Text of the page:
My point is not to deny that climate change is a problem of collective responsibility: climate change has become such a large problem because so many individual greenhouse gas emissions accumulated in the atmosphere. My point is rather that we should resist the temptation to dodge all individual responsibility by hiding behind some complicated model of collective responsibility. Individual emitters should accept responsibility for the exceedingly small but fully real effect their greenhouse gases have.
Nonetheless, the assumption that individual actions make no difference also permeates the discussion about the responsibilities of individuals in tackling climate change. This will be addressed in the following posts.
Go to the following posts in this series:
(3) Unilateral duties to reduce greenhouse gases or promotional duties?
(4) The agency of individuals and households
(1) Walter Sinnott-Armstrong, ‘It’s not my Fault: Global Warming and Individual Moral Obligations’, in W. Sinnott-Armstrong and R. Howarth (eds.), Perspectives on Climate Change: Science, Economics, Politics, Ethics (Amsterdam: Elsevier, 2005), pp. 285-307, at p. 289.
(2) See UNFCCC, Report of the Conference of the Parties on its Fifteenth Session, Held in Copenhagen from 7 to 19 December 2009 (2009). http://unfccc.int/resource/docs/2009/cop15/eng/11a01.pdf, paragraph 1.
(3) Samuel Randalls, ‘History of the 2°C climate target’, Wiley Interdisciplinary Reviews: Climate Change 1 (2010), pp. 598-605.
(4) Since the 2°C threshold is a politically agreed upon target, we should take into account the global context of large inequalities, as well as the inverse relation between responsibility and vulnerability. Whereas rich and powerful societies (who have polluted most) are disinclined to adopt a stringent target because this would require more costly actions from them, poor societies and people suffer most from climate change harms.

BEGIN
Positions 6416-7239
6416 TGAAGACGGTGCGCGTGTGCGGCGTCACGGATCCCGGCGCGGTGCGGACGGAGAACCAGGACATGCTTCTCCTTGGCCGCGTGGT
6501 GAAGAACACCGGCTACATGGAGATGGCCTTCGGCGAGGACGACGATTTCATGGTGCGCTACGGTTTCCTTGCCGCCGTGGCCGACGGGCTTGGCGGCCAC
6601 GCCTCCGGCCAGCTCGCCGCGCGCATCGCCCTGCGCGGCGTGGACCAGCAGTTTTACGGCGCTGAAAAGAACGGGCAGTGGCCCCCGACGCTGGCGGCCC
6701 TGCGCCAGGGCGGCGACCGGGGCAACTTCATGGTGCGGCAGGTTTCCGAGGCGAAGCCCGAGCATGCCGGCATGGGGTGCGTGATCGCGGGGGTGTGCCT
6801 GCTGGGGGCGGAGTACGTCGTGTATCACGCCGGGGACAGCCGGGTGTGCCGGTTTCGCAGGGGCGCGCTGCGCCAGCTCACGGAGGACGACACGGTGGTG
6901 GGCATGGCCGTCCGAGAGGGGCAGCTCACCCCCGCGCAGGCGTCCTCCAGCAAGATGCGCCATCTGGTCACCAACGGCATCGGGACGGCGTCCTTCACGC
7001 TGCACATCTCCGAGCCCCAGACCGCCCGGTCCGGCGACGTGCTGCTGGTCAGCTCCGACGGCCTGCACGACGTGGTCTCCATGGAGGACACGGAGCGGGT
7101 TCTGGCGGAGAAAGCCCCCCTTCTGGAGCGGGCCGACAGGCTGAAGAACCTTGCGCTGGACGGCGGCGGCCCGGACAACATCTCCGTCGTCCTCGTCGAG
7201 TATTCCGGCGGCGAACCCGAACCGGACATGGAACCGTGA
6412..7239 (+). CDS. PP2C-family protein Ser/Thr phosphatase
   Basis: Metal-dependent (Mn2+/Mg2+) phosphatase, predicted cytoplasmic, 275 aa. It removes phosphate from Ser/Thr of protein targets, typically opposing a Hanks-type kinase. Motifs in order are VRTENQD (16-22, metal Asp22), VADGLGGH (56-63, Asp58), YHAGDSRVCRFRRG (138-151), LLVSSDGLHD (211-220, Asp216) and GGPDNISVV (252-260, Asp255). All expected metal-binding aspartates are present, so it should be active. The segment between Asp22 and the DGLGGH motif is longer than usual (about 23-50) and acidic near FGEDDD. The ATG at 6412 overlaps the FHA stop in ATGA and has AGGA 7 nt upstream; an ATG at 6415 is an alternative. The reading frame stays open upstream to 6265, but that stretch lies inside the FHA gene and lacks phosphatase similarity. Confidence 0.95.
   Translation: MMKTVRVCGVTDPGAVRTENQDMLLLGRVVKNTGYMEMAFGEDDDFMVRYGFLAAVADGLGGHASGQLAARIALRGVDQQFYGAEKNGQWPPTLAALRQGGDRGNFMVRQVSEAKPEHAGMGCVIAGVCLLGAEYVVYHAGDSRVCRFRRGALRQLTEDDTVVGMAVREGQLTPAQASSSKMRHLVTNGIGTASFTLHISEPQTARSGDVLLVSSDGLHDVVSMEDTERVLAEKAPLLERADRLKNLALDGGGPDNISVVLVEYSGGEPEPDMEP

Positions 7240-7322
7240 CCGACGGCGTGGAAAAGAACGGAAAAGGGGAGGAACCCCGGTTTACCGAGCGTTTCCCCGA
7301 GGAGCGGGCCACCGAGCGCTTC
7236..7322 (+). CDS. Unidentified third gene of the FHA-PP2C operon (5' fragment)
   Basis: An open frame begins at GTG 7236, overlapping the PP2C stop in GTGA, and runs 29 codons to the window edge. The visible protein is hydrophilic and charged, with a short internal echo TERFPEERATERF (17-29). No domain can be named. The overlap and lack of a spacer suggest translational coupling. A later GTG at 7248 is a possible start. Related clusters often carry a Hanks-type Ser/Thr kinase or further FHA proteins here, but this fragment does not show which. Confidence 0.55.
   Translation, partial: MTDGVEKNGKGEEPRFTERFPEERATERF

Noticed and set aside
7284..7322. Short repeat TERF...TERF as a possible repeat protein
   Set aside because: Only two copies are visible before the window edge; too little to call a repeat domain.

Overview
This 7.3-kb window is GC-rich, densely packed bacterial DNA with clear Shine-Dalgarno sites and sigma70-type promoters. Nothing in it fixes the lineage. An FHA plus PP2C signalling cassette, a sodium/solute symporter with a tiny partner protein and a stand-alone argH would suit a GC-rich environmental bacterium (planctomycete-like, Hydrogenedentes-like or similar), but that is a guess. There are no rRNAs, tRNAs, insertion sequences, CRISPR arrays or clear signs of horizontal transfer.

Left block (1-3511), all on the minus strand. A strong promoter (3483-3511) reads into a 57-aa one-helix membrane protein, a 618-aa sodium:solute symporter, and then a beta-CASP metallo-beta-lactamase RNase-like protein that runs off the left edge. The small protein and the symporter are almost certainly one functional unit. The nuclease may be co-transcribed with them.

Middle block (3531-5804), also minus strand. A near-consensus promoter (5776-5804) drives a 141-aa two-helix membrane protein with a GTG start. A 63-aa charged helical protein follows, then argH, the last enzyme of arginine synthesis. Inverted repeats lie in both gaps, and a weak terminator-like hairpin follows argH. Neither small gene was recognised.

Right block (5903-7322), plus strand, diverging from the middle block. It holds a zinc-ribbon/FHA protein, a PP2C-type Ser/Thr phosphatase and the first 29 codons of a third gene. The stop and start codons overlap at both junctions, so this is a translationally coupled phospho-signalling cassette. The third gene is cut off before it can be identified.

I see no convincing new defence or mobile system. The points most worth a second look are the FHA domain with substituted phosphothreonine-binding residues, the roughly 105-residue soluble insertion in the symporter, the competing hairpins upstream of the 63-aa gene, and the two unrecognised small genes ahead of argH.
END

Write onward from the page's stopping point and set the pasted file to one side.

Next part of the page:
(5) AOSIS (2012), Alliance of Small Island States Leaders’ Declaration, 2012, http://aosis.org/wp-content/uploads/2012/10/2012-AOSIS-Leaders-Declaration.pdf. The AOSIS repeats this pledge for the climate negotiations in Paris in December 2015: http://aosis.org/small-islands-propose-below-1-5%CB%9Ac-global-goal-for-paris-agreement/.
(6) IPCC, Climate Change 2013: The Physical Science Basis. Contribution of Working Group 1 to the Fifth Assessment Report of the Intergovernmental Panel on Climate Change (New York: Cambridge University Press, 2013), http://www.climatechange2013.org/images/report/WG1AR5_ALL_FINAL.pdf, pp. 1114-19.
(7) WHO, Global Health Risks. Mortality and Burden of Disease Attributable to Selected Major Risks (Geneva: WHO, 2009). http://www.who.int/healthinfo/global_burden_disease/GlobalHealthRisks_report_full.pdf?ua=1, pp. 24, 50.
(8) Specifically referring to the increased use of fossil fuels and the accumulation of carbon dioxide in the atmosphere, Earth System scientists situate the onset of the Anthropocene – the current geological epoch in which human activity has become the main driver of global environmental change – in the early stages of the Industrial Revolution. See Paul Crutzen and Eugene Stoermer, ‘The “Anthropocene”’, IGBP Newsletter 41 (2000), pp. 17-18; and Will Steffen et al., ‘The Anthropocene: Are humans now overwhelming the great forces of nature?’ Ambio 36 (2007), pp. 614-621, at 616.